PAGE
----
The Audacity of Hope

by Ann Bartkowski

Today was the first day of Field Trip Explainer Training for the 2009 semester.  We spent some time discussing our hopes for students who will take field trips here and share the museum with us this year.  Some common themes included hoping that we’d help these kids- especially those who struggle in school- to spark their curiosities, pique their interests, make connections, and have fun!
Here’s what everyone came up with:

I hope that the students leave the museum with a thousand questions that they never had thought about before.

I hope that a kid coming here on a field trip feels excited about science and art and sees everyday things in a new way after leaving.

I hope the kids will have a special connection with an exhibit or phenomenon that they will remember when they’re all grown up.

I hope that the youth that visit our museum would gain a new love of science and learning.  Make it feel fun.  I especially hope to reach students that struggle in traditional classes.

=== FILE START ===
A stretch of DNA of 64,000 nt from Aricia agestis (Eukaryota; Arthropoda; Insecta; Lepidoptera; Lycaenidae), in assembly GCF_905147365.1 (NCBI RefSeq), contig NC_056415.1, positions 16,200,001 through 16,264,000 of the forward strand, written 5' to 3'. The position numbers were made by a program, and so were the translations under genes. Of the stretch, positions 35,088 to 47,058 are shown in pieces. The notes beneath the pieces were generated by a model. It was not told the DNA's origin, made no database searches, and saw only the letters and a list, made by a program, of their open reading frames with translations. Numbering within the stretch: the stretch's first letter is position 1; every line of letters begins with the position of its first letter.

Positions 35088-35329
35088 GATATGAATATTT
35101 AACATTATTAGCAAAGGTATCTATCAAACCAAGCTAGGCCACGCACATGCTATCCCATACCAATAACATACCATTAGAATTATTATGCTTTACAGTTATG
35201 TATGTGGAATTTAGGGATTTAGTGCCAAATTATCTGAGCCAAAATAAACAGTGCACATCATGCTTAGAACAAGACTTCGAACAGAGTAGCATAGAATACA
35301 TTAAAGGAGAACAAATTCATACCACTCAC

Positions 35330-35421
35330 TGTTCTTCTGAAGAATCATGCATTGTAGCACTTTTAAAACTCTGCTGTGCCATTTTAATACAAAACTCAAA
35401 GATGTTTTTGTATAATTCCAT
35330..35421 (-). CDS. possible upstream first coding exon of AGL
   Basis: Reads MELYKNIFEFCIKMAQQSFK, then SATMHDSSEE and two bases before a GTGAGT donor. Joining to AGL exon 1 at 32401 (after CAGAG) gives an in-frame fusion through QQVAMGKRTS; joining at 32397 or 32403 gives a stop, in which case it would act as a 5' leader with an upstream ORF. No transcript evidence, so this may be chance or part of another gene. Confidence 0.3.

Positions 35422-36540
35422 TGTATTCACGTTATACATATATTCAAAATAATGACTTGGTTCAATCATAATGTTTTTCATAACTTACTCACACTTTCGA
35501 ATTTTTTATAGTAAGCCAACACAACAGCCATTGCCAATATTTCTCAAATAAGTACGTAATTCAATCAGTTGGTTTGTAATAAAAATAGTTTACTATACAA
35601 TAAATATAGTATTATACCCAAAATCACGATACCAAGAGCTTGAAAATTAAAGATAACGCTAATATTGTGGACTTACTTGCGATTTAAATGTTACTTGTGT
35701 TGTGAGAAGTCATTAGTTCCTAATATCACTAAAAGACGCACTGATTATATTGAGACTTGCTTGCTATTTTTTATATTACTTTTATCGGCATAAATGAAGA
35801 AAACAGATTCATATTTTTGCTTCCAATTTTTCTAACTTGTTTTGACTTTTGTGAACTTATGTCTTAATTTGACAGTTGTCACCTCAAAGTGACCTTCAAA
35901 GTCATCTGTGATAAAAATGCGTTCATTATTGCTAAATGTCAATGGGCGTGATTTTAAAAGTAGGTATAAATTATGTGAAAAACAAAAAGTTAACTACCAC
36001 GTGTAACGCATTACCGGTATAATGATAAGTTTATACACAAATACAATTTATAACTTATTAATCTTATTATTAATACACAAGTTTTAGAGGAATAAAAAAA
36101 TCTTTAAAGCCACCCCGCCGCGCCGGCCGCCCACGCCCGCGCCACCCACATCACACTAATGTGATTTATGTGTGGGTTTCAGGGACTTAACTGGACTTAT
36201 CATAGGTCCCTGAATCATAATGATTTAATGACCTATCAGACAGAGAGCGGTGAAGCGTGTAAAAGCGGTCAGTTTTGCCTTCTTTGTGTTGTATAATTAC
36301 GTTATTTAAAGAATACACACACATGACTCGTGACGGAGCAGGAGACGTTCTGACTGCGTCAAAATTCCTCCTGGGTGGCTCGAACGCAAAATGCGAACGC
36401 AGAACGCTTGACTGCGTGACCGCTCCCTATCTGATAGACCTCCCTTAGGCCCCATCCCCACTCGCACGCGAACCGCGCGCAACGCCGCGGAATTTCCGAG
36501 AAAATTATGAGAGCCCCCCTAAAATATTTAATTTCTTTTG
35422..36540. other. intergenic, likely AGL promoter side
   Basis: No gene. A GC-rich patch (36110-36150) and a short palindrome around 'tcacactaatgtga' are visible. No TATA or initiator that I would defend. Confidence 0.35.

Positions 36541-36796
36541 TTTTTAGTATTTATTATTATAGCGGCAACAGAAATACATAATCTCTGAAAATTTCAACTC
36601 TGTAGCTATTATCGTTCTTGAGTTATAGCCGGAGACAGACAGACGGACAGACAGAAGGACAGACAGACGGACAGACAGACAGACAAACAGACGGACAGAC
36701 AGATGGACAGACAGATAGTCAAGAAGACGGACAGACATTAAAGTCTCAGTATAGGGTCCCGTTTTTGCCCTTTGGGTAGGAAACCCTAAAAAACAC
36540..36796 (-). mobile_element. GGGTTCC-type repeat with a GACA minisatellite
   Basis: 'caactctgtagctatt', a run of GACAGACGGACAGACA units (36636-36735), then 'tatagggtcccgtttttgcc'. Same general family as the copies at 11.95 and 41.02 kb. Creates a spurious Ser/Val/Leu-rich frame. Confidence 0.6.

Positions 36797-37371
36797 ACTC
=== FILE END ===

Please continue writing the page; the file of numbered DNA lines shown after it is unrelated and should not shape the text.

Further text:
I hope kids will leave with an interest to keep exploring further than they did before they got here.

I hope that the students realize how much fun it can be to learn and discover/remember the joy of taking time to play with things and figure new things out.

I hope kids dare to question what is usually taken for granted.

I hope kids coming on field trips to the explo have an experience that is fun and gets them excited about learning.

I hope students become more excited to learn about the world around them.  I hope when they leave, the leave inspired to try and learn more.

I hope kids have fun, and take facts and info from an exhibit with them.

I want students to learn that science is more than just numbers and equations; it’s asking questions and having fun!

I hope students understand the process and methodology of science.  Basically, I want them to know how to ask questions about science.

I hope the kids leave the explo with their curiosity sparked and some fun memories.

I hope kids feel like they were successful at trying the exhibits, asking a good question, or figuring something out.